The latest news is that outraged writers are demanding that their UK profiles, placed their from the U.S site without the writers permission, be removed. EHOW has said NO. U.S. writers are also demanding the right to edit those profiles, which contain their personal informat. Again, eHOW today has said NO. And eHOW refuses to take down the comments that were placed on their articles. Say what? Why the hell would a company remove the articles, but leave the profiles and comments? I smell a rat, and so do many others. I would strongly recommend that no one sign up at that site. They will steal your articles, and your earnings, and not give it a second thought. This company operates more like a scam then a business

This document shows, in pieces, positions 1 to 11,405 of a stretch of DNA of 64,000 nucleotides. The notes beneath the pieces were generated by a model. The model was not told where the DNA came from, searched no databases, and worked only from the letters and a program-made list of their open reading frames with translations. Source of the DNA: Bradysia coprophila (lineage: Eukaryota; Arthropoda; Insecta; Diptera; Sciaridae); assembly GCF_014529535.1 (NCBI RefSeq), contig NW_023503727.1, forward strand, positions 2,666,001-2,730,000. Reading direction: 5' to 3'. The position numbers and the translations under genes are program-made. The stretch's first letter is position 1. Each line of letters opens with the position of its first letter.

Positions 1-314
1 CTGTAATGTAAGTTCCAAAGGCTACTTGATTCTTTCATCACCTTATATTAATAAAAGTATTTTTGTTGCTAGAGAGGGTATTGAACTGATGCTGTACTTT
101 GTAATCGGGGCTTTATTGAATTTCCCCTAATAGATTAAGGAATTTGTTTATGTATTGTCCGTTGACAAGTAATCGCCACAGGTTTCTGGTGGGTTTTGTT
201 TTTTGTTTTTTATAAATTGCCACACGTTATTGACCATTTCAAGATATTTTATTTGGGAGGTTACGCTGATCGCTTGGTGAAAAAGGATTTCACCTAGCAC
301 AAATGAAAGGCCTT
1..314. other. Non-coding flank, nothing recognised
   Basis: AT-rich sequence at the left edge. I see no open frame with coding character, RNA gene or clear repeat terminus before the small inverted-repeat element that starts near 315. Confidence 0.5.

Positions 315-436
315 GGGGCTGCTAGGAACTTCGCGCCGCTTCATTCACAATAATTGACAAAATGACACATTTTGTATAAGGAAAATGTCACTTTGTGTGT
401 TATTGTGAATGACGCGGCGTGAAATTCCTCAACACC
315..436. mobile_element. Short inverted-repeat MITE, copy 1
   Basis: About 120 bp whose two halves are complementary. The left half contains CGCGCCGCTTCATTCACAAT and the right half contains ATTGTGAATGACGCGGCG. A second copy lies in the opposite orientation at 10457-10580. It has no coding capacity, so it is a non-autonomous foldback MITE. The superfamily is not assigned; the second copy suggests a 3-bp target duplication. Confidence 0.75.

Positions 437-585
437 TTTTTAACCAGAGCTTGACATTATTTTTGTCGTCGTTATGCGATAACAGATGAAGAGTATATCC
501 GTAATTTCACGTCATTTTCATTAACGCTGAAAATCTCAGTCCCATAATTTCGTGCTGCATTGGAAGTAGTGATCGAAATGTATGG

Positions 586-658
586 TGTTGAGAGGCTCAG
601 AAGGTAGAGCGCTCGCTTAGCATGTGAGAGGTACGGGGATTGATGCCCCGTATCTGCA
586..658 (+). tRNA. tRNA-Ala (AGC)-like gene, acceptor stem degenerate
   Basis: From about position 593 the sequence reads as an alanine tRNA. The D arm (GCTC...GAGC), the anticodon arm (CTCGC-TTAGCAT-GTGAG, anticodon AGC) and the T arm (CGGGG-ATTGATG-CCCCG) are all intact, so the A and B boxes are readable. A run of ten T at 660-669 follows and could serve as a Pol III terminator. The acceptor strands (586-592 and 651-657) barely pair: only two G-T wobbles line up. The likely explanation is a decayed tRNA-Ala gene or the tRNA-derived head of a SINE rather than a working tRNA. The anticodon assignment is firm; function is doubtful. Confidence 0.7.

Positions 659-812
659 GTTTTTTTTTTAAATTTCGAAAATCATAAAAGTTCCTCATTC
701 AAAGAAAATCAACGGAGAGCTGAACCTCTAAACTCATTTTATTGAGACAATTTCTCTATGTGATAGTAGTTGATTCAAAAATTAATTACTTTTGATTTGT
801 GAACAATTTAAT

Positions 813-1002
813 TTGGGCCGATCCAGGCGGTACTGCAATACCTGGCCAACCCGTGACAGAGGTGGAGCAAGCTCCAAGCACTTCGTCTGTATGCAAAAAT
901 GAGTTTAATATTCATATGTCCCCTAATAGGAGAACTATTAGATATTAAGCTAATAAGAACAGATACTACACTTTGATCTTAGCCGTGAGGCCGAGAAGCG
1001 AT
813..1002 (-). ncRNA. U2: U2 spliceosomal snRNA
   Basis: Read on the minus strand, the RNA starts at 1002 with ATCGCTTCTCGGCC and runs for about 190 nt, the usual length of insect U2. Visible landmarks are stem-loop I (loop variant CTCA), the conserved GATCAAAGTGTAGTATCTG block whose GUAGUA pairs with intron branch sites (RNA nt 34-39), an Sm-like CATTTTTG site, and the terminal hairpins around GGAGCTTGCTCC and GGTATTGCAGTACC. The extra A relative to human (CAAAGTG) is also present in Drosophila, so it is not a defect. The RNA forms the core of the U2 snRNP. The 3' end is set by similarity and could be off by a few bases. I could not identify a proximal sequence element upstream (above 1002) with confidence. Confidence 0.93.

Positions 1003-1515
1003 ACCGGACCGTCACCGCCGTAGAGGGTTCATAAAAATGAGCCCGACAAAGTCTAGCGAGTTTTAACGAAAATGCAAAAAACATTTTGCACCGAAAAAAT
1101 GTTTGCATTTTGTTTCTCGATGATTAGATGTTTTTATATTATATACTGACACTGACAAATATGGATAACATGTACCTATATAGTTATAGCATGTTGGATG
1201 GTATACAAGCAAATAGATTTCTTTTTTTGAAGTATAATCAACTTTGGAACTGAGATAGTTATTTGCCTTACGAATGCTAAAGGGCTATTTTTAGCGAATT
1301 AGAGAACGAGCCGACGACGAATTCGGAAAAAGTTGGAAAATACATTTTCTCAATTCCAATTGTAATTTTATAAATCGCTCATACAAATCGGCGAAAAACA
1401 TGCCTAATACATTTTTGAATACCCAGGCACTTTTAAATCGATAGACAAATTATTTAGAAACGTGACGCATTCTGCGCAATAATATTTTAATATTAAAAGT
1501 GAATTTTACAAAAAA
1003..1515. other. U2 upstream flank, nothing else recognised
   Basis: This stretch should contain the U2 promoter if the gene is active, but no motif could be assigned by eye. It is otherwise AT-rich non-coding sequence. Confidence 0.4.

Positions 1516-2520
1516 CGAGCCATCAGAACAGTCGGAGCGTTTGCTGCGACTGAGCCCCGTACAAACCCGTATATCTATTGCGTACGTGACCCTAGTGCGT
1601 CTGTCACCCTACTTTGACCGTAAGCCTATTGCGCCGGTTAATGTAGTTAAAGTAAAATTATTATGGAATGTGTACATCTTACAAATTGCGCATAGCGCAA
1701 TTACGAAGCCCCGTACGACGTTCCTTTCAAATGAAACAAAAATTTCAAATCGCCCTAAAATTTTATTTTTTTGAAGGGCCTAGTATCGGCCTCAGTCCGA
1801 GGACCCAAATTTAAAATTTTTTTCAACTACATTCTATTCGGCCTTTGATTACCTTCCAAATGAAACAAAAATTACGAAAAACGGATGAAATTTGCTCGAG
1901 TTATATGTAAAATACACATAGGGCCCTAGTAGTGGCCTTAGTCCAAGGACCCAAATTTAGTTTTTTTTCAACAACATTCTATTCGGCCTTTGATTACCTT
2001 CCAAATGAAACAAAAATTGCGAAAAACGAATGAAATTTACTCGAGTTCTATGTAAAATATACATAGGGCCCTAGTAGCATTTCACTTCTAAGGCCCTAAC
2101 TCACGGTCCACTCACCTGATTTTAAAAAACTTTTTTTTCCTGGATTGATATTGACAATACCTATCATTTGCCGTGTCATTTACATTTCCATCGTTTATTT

52. I personally am glad that ehow writers are discontented. I own a web site with all original content and have been on the web for over ten years. Almost all my content has been rewritten by ehow writers without my permission. They change it just enough so I would have a hard time going after them for copyright abuse. My content are crafts and who wants to read how to make a craft without seeing a picture. Why can’t they come up with their own ideas instead of just copying everything on the web and rewriting it? It’s a horrible site. It’s just people who make money off of other people’s ideas. Type in my web address and see the thousands of articles that use my ideas. At least they give me credit some of the time. I never read the crap.